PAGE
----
Battling the bushes

twins
Aloe vera on the left, philodendron on the right. Both growing again.

THURSDAY MORNINGS there’s a mercado on the neighborhood plaza just down the way. Mostly, it’s fruits and veggies, but you can also find fresh fish flopping atop a tarp on the sidewalk, and used clothing and deep-fried pigskin from a copper vat.

What you cannot find, at least today, are decent avocados. Prices are really high lately, and one effect of that is that street vendors do not buy them to sell because they don’t sell. You can still find avocados easily in supermarkets, however.

Returning home following my morning exercise walk, I looked about the yard. The rainy season does good things and bad things too. All have to do with rampant growth. The grass gets green (good), and it must be mowed (bad).

Plants that were chillin’ over winter and spring muscle up. Habitual passers-by here at The Unseen Moon will recall that I’ve eliminated quite a few yard plants over the last year or so, to my happiness and my child bride’s dismay.

Some, like the cursed peach tree and monster pear tree, are gone altogether. Here’s a shot from 2015. That’s the peach on the left. The pear is barely visible farther on, right side. Also, you’ll notice the old, stone Jesus Patio.

old
Olden days. Funky, funky and more funky.

We now sport a cleaner look.

new
These days. Sleek and fresh. Time to party!

That big aloe vera in the top photo is whacked back a bit, something I did this morning. I also trimmed the other aloe vera that sits outside our bedroom. I did that a couple of days ago. The cuttings rest in what I call the Garden Patio, below.

Abel the Deadpan Yardman will be here Saturday to mow the grass and weedeat. I’ll have him haul the aloe vera cuttings down the street where he’ll toss them into the ravine.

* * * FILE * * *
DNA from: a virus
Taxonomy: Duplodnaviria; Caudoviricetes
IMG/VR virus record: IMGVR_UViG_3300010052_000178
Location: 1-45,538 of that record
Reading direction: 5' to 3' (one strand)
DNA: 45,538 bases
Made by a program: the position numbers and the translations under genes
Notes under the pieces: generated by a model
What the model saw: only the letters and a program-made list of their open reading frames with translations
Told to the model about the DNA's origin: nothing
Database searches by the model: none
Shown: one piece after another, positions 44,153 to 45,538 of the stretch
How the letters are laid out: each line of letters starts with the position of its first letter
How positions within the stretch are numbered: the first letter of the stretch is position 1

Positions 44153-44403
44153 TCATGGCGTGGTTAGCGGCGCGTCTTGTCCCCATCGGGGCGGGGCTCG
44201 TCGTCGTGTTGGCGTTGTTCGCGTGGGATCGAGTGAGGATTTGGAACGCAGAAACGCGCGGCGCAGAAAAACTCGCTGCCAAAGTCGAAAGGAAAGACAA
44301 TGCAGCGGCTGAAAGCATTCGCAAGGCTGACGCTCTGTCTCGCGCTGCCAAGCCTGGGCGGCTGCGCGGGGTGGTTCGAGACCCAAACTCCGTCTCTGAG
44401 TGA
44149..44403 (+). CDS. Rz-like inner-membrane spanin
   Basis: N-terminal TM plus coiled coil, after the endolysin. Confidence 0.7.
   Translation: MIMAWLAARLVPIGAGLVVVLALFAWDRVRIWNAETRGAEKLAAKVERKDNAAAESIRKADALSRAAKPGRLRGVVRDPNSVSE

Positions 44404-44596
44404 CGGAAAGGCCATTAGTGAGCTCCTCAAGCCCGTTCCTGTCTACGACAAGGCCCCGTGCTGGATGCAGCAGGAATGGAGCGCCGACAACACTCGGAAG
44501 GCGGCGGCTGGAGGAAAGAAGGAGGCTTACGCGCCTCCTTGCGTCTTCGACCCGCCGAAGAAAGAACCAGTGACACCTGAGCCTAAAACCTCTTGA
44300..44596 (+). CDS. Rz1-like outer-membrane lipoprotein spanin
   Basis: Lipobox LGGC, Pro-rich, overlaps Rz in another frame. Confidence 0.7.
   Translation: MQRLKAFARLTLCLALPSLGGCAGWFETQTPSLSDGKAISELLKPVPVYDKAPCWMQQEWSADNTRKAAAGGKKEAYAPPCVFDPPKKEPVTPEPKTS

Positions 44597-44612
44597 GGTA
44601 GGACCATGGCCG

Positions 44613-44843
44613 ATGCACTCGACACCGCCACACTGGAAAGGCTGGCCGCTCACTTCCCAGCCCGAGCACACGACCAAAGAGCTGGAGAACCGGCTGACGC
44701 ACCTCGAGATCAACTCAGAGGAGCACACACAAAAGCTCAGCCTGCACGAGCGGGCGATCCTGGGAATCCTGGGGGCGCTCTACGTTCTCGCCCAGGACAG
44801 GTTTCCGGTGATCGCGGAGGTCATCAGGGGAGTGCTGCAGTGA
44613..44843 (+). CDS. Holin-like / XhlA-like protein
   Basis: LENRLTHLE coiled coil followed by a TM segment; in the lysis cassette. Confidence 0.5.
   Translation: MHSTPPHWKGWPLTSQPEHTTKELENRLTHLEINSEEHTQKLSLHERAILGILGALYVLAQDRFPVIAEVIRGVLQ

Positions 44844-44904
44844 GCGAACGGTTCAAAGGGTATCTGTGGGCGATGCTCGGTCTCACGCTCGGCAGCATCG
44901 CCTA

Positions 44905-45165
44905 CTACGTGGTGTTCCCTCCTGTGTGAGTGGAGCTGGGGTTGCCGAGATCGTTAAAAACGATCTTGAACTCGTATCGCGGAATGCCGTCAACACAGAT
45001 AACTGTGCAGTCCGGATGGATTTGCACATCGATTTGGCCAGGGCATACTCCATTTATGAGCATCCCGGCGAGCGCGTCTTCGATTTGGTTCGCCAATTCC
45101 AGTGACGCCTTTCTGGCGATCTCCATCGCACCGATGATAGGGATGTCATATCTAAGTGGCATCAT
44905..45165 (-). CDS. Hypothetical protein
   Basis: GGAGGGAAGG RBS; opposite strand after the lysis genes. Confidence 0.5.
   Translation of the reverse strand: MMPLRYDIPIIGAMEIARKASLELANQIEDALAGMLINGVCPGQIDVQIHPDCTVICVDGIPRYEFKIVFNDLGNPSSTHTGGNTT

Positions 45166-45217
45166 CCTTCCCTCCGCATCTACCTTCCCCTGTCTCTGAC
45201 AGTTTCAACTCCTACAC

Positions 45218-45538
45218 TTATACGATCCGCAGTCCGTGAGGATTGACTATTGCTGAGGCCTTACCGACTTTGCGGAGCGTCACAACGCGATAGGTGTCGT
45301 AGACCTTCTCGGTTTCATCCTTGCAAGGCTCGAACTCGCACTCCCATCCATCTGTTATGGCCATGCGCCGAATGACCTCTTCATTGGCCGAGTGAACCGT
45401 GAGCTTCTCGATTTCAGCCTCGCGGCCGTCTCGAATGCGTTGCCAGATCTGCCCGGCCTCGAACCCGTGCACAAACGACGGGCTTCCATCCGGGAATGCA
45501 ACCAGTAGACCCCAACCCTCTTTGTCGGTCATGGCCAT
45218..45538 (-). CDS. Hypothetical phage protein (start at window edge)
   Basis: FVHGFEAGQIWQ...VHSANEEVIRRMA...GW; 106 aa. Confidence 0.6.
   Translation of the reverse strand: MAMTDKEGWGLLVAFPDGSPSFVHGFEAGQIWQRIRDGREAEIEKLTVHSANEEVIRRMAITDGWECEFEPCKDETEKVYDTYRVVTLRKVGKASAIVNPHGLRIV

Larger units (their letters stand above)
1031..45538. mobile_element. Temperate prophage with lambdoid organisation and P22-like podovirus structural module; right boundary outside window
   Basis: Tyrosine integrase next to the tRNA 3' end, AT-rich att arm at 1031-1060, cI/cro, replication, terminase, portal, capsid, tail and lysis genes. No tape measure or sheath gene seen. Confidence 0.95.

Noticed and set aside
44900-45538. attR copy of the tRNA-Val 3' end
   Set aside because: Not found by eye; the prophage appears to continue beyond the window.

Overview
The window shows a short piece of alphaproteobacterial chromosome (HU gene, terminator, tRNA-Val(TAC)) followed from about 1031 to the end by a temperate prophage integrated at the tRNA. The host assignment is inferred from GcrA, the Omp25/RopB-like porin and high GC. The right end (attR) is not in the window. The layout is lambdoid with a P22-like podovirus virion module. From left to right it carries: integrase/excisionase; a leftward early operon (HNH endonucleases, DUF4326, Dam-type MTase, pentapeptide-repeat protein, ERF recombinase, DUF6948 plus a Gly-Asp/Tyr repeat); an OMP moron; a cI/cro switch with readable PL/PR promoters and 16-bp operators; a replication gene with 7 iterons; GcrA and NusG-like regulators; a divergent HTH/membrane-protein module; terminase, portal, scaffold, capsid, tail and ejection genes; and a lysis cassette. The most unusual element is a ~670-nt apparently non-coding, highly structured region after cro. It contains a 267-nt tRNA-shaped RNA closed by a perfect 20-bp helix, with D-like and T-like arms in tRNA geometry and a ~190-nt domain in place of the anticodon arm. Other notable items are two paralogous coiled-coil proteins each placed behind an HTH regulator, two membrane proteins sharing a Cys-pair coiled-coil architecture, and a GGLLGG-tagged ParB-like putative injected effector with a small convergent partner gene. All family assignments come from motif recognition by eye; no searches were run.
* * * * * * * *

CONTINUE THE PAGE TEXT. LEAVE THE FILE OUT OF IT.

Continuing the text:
pile
Lots of burn treatment available in this pile.

Remember the colossal bougainvillea I had removed a few months ago? Here’s how she looked then with my child bride providing size perspective.

bougain

And then I had her removed, all but the base.

New Image

But like an unruly woman, she’s reasserting herself, but I’ve got the upper hand now and will bend her to my considerable will. She’ll learn who’s her Daddy.

bougain baby
Just you wait, Dearie.

In an ideal world, plants with attitude would be eliminated completely from the Hacienda property, and only polite ones would stay put.

shade
Yellow looks nice. Bugs love to get between the net and the glass. Then they die.

In other news, the fellows who installed the shade netting in the renovated upstairs terraza last month will return today or tomorrow to remove the yellow net we chose at first. The reason is that it hangs below the glass domo, trapping bugs which then die there. Due to the light color of the net, the bug graveyard is horribly visible. Creepy.

So the yellow netting will be removed, and a darker, greenish one will be installed atop the glass, not below. This will also add a bit of protection against hail damage.

Never a dull moment. And if you read this far down, a Gold Star and Honorable Mention will be added to your permanent record. Congrats.

10 thoughts on “Battling the bushes

  1. The new patio looks great, and the machete has to go to work every now and then to keep control. Good idea to put the covers over the glass. Nice shade and protects the glass. Two thumbs up.

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    1. Kirk: Even though I own a machete. I never use it. It scares me. Chainsaws scare me too. And yes, the shade cloth will be better over the glass instead of under it. It does look nice though if you can overlook the bug carnage.

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  2. Things are looking GREAT, Señor Felipe! Maybe one day we can be “neighbors,“ and share gardening stories! Be sure to add that gold star by my name!

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    1. Mike: Your Gold Star has been added to your permanent record. Of course, it’s your second Gold Star. Don’t forget that first one, and your numerous Honorable Mentions over the years.

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  3. I like the sleek look. Something I learned from my artistic son when he was about 12 was that in art, that includes architecture, interior decorating, and landscaping, is that it is important to stop when you’re done. (Not that change and improvement is never called for, but more is not always better.)

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